Tuesday, January 6, 2009

Finally...Cyclic Vomiting Syndrome (CVS)

I finally know what happend to my husband. After doing research on the internet and some of the journals, I finally got the most similar symptoms that showed by my husband's condition compared to the diagnosis that have been told by our previous doctors these past 7 years. Cyclic Vomiting Syndrome (CVS) is an uncommon, unexplained disorder of children and some adults that was first described by Dr. S. Gee in 1882. The condition is characterized by recurrent, prolonged attacks of sever nausea, vomiting and prostration with no apparent cause. Vomiting occurs at frequent intervals (5-10 times an hour at the peak) for hours to 10 days (1-4 most commonly). The episodes tend to be similar to each other in symptoms and duration and they are self-limited. The child is generally well between episodes.  

The onset of CVS occurs in infancy through adulthood but most commonly between age 3-7. It can persist for months to decades. The episode may recur several times a year or several times a month. Females are affected slightly more than males. The child may be prone to motion sickness, and there is often a family history of migraine.

Episodes may begin at any time, but typically start during the night or early morning.There is relentless nausea with repeated bouts of vomiting or retching. The child is very pale and resists talking. They often drool or spit and have an intense thirst.There is often intense abdominal pain and less often headache, low-grade fever and diarrhea. Prolonged vomiting may cause mild bleeding from irritation of the esophagus. Patients often describe being 'possessed', out of control and stuporous.The symptoms are frightening to the child and family and can be life-threatening due to dehydration and electrolyte imbalance.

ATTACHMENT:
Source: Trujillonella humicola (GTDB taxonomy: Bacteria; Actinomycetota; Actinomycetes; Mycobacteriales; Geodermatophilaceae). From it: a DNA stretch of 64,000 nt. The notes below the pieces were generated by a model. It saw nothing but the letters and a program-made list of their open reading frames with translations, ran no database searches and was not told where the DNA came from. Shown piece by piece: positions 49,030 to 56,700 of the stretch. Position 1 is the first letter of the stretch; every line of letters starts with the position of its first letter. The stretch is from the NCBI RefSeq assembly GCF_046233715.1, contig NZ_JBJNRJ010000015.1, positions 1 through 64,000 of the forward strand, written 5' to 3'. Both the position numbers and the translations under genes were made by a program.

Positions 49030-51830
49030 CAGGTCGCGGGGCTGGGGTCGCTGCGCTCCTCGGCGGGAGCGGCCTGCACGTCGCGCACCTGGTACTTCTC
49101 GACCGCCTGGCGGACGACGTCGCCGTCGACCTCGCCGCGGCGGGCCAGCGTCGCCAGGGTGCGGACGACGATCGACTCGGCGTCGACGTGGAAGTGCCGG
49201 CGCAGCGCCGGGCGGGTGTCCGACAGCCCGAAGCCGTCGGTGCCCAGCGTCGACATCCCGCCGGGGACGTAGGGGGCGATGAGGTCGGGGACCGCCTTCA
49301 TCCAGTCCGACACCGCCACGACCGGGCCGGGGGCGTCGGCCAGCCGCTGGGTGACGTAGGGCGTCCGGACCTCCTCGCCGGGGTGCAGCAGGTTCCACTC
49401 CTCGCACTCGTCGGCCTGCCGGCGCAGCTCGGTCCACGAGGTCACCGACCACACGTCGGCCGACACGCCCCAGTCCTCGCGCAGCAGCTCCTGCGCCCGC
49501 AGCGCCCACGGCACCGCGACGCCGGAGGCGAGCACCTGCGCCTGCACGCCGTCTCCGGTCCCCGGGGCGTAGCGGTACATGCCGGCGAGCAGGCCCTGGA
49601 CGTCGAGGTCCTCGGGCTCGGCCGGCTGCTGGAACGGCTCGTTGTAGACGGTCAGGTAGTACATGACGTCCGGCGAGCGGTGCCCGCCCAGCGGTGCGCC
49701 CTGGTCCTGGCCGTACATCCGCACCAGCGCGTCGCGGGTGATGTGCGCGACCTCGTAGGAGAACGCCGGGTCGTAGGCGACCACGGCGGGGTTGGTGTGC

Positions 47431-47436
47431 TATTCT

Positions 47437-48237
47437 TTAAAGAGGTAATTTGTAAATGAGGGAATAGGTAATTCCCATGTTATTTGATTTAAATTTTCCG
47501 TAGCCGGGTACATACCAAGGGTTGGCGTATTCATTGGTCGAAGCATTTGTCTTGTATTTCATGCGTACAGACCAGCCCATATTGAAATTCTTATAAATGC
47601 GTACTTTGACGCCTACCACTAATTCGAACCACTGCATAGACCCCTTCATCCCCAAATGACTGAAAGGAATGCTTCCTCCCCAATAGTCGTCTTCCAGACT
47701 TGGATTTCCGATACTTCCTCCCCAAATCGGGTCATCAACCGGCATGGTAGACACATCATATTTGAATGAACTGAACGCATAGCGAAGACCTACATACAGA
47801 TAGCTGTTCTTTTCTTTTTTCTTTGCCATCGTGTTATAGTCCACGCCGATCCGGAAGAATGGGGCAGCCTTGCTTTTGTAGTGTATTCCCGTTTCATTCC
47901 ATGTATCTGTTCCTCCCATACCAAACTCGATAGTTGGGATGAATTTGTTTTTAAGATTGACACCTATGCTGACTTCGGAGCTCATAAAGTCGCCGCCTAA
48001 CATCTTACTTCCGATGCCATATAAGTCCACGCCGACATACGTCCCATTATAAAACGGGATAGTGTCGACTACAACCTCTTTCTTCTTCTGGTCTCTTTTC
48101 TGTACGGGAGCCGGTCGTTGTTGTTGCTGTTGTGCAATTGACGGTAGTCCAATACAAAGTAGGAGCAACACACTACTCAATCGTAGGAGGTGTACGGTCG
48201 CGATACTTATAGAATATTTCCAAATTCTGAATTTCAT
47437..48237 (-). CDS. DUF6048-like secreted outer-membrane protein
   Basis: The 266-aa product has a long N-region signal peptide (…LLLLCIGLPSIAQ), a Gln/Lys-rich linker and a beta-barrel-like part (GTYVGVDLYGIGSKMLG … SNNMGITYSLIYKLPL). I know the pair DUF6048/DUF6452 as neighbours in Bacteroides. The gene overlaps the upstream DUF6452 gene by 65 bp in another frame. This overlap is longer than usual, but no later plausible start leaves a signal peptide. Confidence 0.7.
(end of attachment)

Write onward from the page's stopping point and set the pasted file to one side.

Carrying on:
CVS has been difficult to diagnose because it is infrequently seen in clinical practice and because vomiting may be caused by a large number of common disorders other than CVS. There are as yet no blood tests, x-rays or other specific procedures used to diagnose the disorder. The diagnosis is made by careful review of the patient's history, physical examination and studies to rule out other diseases that may cause vomiting similar to that seen in children with CVS.

Although some patients know of nothing that triggers attacks, many can identify specific circumstances that seem to bring on their episodes. Emotional stress, intense excitement (birthdays, holidays, vacations), and colds or flus (some journals says chronic sinusitis - which I think related to my husband, basically in my opinion, the infection in the sinus triggered the migraine and then the vomiting syndrome) are the most frequently reported triggers. Specific foods or anesthetics may also play a role.

Treatment is generally supportive with early intervention in a dark quiet environment for sleep and I.V. fluids when needed. Medication trials sometimes succeed in finding something to prevent, shorten or abort the episodes. An essential component of treatment is the doctor-patient-family relationship. It involves a physician who does his/her best to understand CVS, is supportive and willing to coordinate the care in collaboration with all involved. A family/professional network, such as CVSA(Cyclic Vomiting Syndrome Association), can help heal a family that has been in doubt and despair for years.

After this I'm gonna bring my husband to the hospital and ask the doctor to prescibe the sinusitis or migraine medication for him. I'm not saying that Malaysian doctors arent smart enough, but sometime from my past experiances with the them, when we tried to tell them our opinion, they tend to treat us like a bunch of ignorants who try to act like smart alecks, as if we dont even know a thing about health. So, anybody, who know about this thing please dont be shy to share it with me. I really appreciate it.

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